More And More Americans Are Smoking Pot. What Does That Mean For Their Health?

“Many of pot’s effects are tangled in contradictory research, but there are a few clear health risks to consuming the drug. Smoking cannabis regularly can cause bronchitis-like symptoms, and research published last month found that chronic cannabis users, defined as people who used pot at least four times a week for more than three years, had impaired pancreatic function. There have also been cases of daily cannabis users developing pancreatitis without having any other obvious risk factors.

Regular pot use has also been associated with higher rates of depression, anxiety and poorer life outcomes like being unemployed, but causality has not been established because other factors could predispose someone both to using cannabis and having a mental illness or not having a job.

There’s also evidence that cannabis can be dangerous when used in certain situations, like during pregnancy or while driving a vehicle. A recent study linked increasing rates of childhood leukemia to an increase in cannabis use, and a separate study found a correlation between women using cannabis while pregnant and their children having higher rates of anxiety. There’s also evidence that using pot while pregnant can lead to lower birth weights, although that evidence is still considered limited. And driving a car while high has been shown to moderately increase the risk of getting into a motor vehicle accident.

Addiction can be an issue as well. Some people who smoke pot develop what’s called cannabis use disorder (CUD), a clinical diagnosis of problematic and uncontrollable cannabis use. There’s evidence that CUD rates have increased since 2008, but Dr. Kevin Hill, an addiction psychiatrist and professor at Harvard Medical School, told FiveThirtyEight in an email that “it is still important to point out that most people who use cannabis don’t have a problem with it.”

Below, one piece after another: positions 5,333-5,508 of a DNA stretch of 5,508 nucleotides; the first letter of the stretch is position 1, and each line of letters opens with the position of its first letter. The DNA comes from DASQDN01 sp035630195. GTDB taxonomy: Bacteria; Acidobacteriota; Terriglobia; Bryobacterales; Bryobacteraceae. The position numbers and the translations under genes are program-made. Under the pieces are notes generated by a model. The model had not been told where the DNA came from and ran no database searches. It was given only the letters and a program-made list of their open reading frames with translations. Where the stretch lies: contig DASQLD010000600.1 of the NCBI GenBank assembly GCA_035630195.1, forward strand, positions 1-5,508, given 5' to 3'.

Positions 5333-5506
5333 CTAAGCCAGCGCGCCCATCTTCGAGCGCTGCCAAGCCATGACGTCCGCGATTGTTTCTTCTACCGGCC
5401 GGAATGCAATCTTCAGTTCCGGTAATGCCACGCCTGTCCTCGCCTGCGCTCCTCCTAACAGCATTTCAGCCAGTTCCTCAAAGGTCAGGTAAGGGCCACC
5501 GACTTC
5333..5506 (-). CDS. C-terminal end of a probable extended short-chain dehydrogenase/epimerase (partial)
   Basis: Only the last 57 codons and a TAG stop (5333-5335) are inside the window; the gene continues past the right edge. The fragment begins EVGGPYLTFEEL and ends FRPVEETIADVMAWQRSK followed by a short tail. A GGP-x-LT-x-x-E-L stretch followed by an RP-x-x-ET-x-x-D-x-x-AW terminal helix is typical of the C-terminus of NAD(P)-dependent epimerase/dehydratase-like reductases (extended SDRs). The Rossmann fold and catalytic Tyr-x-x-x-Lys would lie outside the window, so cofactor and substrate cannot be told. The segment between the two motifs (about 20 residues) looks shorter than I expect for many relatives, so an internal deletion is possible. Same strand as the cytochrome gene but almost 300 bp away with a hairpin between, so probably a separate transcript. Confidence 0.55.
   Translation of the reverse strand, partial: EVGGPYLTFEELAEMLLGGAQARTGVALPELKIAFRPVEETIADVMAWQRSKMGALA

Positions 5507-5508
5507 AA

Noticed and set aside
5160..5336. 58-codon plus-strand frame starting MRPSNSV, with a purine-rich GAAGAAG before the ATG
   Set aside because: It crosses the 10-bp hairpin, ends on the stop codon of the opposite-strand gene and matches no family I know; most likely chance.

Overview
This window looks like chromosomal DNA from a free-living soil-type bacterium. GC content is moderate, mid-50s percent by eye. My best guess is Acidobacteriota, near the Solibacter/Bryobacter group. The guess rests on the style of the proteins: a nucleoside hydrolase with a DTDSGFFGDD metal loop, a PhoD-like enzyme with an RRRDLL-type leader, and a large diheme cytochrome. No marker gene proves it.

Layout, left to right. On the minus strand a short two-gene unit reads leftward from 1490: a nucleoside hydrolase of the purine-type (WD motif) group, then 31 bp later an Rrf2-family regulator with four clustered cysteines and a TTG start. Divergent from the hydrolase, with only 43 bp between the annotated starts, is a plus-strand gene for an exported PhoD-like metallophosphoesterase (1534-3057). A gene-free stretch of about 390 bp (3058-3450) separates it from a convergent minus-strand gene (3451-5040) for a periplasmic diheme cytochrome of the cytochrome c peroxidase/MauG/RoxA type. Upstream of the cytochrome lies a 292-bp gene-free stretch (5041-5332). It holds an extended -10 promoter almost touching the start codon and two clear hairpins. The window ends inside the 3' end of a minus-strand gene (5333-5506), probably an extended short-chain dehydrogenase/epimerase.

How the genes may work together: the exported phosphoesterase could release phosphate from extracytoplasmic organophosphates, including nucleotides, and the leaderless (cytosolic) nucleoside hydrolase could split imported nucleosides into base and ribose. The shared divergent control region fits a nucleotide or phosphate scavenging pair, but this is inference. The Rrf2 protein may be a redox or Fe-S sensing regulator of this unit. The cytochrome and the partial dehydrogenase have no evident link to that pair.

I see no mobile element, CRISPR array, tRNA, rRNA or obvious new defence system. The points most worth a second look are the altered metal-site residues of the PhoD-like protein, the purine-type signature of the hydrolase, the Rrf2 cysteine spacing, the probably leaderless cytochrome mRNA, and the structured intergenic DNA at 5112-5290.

The 2020 NSDUH found that 4.1 percent of people ages 12-17 met the criteria for CUD,1 13.5 percent of people ages 18 to 25 had the disorder, and 4 percent of people over age 26 had the disorder. Yet those numbers were below rates of alcohol use disorder across all age groups in 2020’s survey.

Deborah Hasin, an epidemiologist at Columbia University, said she is very concerned about adults’ increasing use of cannabis because CUD is associated with poorer quality of life, cognitive decline and impaired educational and occupational employment. Hasin’s research has found that 19.5 percent of people who use cannabis met the criteria of CUD in their lifetimes.

“It’s clear that not everybody who smokes marijuana has all of these problems, but the risk is there, and it’s a greater risk than people assume,” Hasin said.

Using cannabis frequently increases the risks of developing CUD, and frequent pot use is growing among adults. Monthly use for 26-to-34-year-olds has more than doubled since 2008, and the share of people getting at least five days a week increased from 5.8 to 13.8 percent between 2008 and 2019, according to NSDUH survey results.”

“A 2016 study that followed a group of New Zealand adults for 20 years found that cannabis use was associated with worse gum health, but better cholesterol levels, lower BMI and reduced waist circumference.

Those results were further substantiated in a 2020 study that looked at cannabis use among people over the age of 60. Cannabis users in the study exercised more often and had a significantly lower BMI than non-users.

While there’s evidence that BMI, which measures only weight and height, is not the best way to gauge health for people who are normal weight or are slightly overweight, very high BMI scores are significantly associated with mortality.”

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